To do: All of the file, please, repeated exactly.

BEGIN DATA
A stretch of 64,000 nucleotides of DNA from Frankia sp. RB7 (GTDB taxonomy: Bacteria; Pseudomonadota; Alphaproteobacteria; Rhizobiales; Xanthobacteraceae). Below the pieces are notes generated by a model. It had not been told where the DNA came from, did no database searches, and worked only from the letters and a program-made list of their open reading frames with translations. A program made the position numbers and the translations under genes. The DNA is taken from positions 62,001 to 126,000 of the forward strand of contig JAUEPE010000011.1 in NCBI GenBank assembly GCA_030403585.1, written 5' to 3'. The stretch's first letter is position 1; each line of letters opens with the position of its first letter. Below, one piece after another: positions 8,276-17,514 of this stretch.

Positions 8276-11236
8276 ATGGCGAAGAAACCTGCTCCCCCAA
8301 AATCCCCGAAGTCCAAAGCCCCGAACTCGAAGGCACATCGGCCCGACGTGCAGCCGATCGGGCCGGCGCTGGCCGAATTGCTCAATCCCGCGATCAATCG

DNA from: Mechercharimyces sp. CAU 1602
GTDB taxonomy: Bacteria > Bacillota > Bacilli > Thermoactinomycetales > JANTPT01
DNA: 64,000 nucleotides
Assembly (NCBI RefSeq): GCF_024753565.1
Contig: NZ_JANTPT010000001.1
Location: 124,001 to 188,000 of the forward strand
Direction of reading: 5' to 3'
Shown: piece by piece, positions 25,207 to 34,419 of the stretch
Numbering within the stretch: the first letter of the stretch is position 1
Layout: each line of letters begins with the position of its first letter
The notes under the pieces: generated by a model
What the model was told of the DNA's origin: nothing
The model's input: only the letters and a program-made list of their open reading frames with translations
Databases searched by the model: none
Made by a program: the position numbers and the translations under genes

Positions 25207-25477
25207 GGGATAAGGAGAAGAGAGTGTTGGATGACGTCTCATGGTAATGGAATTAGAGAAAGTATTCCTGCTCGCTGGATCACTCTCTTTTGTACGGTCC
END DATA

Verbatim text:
A stretch of 64,000 nucleotides of DNA from Frankia sp. RB7 (GTDB taxonomy: Bacteria; Pseudomonadota; Alphaproteobacteria; Rhizobiales; Xanthobacteraceae). Below the pieces are notes generated by a model. It had not been told where the DNA came from, did no database searches, and worked only from the letters and a program-made list of their open reading frames with translations. A program made the position numbers and the translations under genes. The DNA is taken from positions 62,001 to 126,000 of the forward strand of contig JAUEPE010000011.1 in NCBI GenBank assembly GCA_030403585.1, written 5' to 3'. The stretch's first letter is position 1; each line of letters opens with the position of its first letter. Below, one piece after another: positions 8,276-17,514 of this stretch.

Positions 8276-11236
8276 ATGGCGAAGAAACCTGCTCCCCCAA
8301 AATCCCCGAAGTCCAAAGCCCCGAACTCGAAGGCACATCGGCCCGACGTGCAGCCGATCGGGCCGGCGCTGGCCGAATTGCTCAATCCCGCGATCAATCG

DNA from: Mechercharimyces sp. CAU 1602
GTDB taxonomy: Bacteria > Bacillota > Bacilli > Thermoactinomycetales > JANTPT01
DNA: 64,000 nucleotides
Assembly (NCBI RefSeq): GCF_024753565.1
Contig: NZ_JANTPT010000001.1
Location: 124,001 to 188,000 of the forward strand
Direction of reading: 5' to 3'
Shown: piece by piece, positions 25,207 to 34,419 of the stretch
Numbering within the stretch: the first letter of the stretch is position 1
Layout: each line of letters begins with the position of its first letter
The notes under the pieces: generated by a model
What the model was told of the DNA's origin: nothing
The model's input: only the letters and a program-made list of their open reading frames with translations
Databases searched by the model: none
Made by a program: the position numbers and the translations under genes

Positions 25207-25477
25207 GGGATAAGGAGAAGAGAGTGTTGGATGACGTCTCATGGTAATGGAATTAGAGAAAGTATTCCTGCTCGCTGGATCACTCTCTTTTGTACGGTCC